Proterra Investment Partners on driving sustainability across the value chain

Evolving consumer demand is prompting food companies to seek sustainable solutions to their supply chain needs, says Mike LeSage, managing director at Proterra Investment Partners.

This article is sponsored by Proterra Investment Partners

Mike LeSage

Proterra’s investment strategies are influenced by the senior leadership team’s longstanding tenure with Cargill, a global leader in providing food, agriculture, financial and industrial products. Our current sustainable fund was formed based on our understanding of the need to transform supply chains to align with food companies’ evolving ESG commitments.

The fund is focused on some of the secular trends transforming the food and agribusiness industry. We see three powerful currents are running in parallel, driving the need for significant capital investments.

First is escalating consumer demand for sustainably grown, organic and ‘better for you’ products.

Second, combined with consumer demand, there is a constantly evolving corporate food companies mandate to offer better, healthier and sustainable products.

Third, government policies and NGOs are pushing for sustainable products and animal welfare. All of these are driving the need for significant infrastructure investments in agriculture across the full value chain.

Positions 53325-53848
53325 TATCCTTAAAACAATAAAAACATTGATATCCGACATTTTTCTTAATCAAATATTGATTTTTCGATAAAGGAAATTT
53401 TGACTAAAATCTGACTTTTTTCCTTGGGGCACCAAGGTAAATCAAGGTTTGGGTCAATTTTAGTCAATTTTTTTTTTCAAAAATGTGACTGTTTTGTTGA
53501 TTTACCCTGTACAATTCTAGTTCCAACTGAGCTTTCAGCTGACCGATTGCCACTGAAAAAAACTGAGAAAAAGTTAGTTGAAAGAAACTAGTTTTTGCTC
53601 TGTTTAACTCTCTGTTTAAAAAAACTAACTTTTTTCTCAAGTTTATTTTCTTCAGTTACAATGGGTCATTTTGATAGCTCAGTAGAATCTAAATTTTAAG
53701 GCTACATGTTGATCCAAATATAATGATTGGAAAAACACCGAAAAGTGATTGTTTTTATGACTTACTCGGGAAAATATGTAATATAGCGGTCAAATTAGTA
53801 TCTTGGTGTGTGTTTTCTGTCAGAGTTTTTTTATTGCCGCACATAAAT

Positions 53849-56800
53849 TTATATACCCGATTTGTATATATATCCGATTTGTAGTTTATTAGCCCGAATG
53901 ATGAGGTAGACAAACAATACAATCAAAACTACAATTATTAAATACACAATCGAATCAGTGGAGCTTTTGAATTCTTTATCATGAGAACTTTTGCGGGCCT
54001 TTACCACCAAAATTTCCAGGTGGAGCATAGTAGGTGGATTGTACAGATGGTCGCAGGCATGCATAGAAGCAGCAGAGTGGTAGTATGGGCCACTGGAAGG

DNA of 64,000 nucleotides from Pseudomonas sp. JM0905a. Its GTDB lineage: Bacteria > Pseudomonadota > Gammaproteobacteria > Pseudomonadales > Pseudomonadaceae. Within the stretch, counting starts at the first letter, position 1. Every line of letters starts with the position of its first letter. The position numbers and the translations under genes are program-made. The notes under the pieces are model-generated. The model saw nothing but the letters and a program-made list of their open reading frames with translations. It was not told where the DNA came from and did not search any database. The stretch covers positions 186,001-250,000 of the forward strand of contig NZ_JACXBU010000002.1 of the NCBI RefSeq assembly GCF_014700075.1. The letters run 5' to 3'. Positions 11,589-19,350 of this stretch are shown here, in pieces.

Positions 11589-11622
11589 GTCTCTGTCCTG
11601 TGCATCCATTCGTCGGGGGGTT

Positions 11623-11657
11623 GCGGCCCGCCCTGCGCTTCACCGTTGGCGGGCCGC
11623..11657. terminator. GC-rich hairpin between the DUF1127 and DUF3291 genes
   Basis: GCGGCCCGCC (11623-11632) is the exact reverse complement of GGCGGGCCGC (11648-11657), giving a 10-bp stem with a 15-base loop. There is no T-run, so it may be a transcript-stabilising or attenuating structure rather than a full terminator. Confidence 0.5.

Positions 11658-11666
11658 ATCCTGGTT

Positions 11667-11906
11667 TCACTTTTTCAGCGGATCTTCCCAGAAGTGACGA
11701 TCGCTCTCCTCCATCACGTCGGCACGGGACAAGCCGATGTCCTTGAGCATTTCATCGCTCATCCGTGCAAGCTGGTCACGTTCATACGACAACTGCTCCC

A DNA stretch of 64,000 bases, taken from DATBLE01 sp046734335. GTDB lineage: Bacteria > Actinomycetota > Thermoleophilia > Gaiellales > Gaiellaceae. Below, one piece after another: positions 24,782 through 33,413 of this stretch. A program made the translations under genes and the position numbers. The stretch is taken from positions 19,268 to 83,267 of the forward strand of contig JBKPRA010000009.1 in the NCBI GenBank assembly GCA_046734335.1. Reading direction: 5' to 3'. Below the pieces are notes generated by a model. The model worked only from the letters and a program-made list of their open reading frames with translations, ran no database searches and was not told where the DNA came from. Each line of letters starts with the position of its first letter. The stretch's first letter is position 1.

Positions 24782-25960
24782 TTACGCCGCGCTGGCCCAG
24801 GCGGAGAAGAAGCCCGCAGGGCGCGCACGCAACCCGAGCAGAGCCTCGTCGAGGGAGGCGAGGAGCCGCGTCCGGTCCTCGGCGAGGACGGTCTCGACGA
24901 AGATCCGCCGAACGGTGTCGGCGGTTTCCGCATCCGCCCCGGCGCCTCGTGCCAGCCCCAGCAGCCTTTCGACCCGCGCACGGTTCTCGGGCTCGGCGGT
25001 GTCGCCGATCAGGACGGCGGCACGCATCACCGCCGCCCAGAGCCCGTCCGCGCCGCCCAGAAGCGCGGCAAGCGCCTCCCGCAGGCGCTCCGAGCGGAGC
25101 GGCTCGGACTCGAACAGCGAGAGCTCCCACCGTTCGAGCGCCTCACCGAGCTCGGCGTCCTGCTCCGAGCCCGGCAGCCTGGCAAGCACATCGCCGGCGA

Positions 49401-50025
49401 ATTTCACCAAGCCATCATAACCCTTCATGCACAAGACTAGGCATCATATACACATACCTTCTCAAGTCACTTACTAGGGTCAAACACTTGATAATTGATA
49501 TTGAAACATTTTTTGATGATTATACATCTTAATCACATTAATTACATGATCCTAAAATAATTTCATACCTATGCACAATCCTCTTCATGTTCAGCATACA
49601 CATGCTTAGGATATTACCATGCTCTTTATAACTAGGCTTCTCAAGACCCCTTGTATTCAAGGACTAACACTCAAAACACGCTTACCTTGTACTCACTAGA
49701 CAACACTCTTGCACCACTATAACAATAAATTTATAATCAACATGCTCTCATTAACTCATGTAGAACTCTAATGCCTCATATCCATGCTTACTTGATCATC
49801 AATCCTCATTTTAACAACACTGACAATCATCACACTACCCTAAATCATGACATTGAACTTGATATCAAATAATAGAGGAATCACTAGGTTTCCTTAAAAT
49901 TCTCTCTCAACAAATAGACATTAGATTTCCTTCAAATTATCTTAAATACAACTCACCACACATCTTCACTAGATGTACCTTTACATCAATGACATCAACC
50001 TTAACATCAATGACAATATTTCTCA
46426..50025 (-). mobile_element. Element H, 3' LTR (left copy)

We believe a key differentiator for us is our ability to source deals given our longstanding Cargill relationship history with food companies. These deep relationships with food companies and partner producers allow us to successfully pursue and complete investments that are win-win for both parties. For our existing fund, we came to an agreement with food companies on long-term, cost-plus contracts with our partner producer. These mutually beneficial agreements provide the supply businesses are looking for to meet their ESG goals while providing the security and profitability needed to make the investment in these assets.

An example is our sustainability fund’s investments in cage-free egg production. We acquired a layer farm in the Pacific Northwest that mainly had conventional egg production. State laws in Oregon and Washington require all egg production to be produced by cage-free layers by January 2024. To support the capital needed to build these new cage-free facilities, we worked with key food companies to successfully establish long-term, profitable supply contracts. These contracts allow the food companies to make progress toward their customers’ desire for cage-free eggs (and their own corporate ESG commitments) and provide a profitable return for converting our businesses to cage-free production.

Overall, we believe the fund has created profitable business models by investing in demand-driven projects that fulfill the key themes that food companies commit to support in their ESG reports. This approach ensures that we stay aligned with their needs and has allowed us to build a robust pipeline of potential deals. We further believe opportunities will grow as new commitments and themes emerge, and as we continue to proactively provide solutions to meet supply chain needs.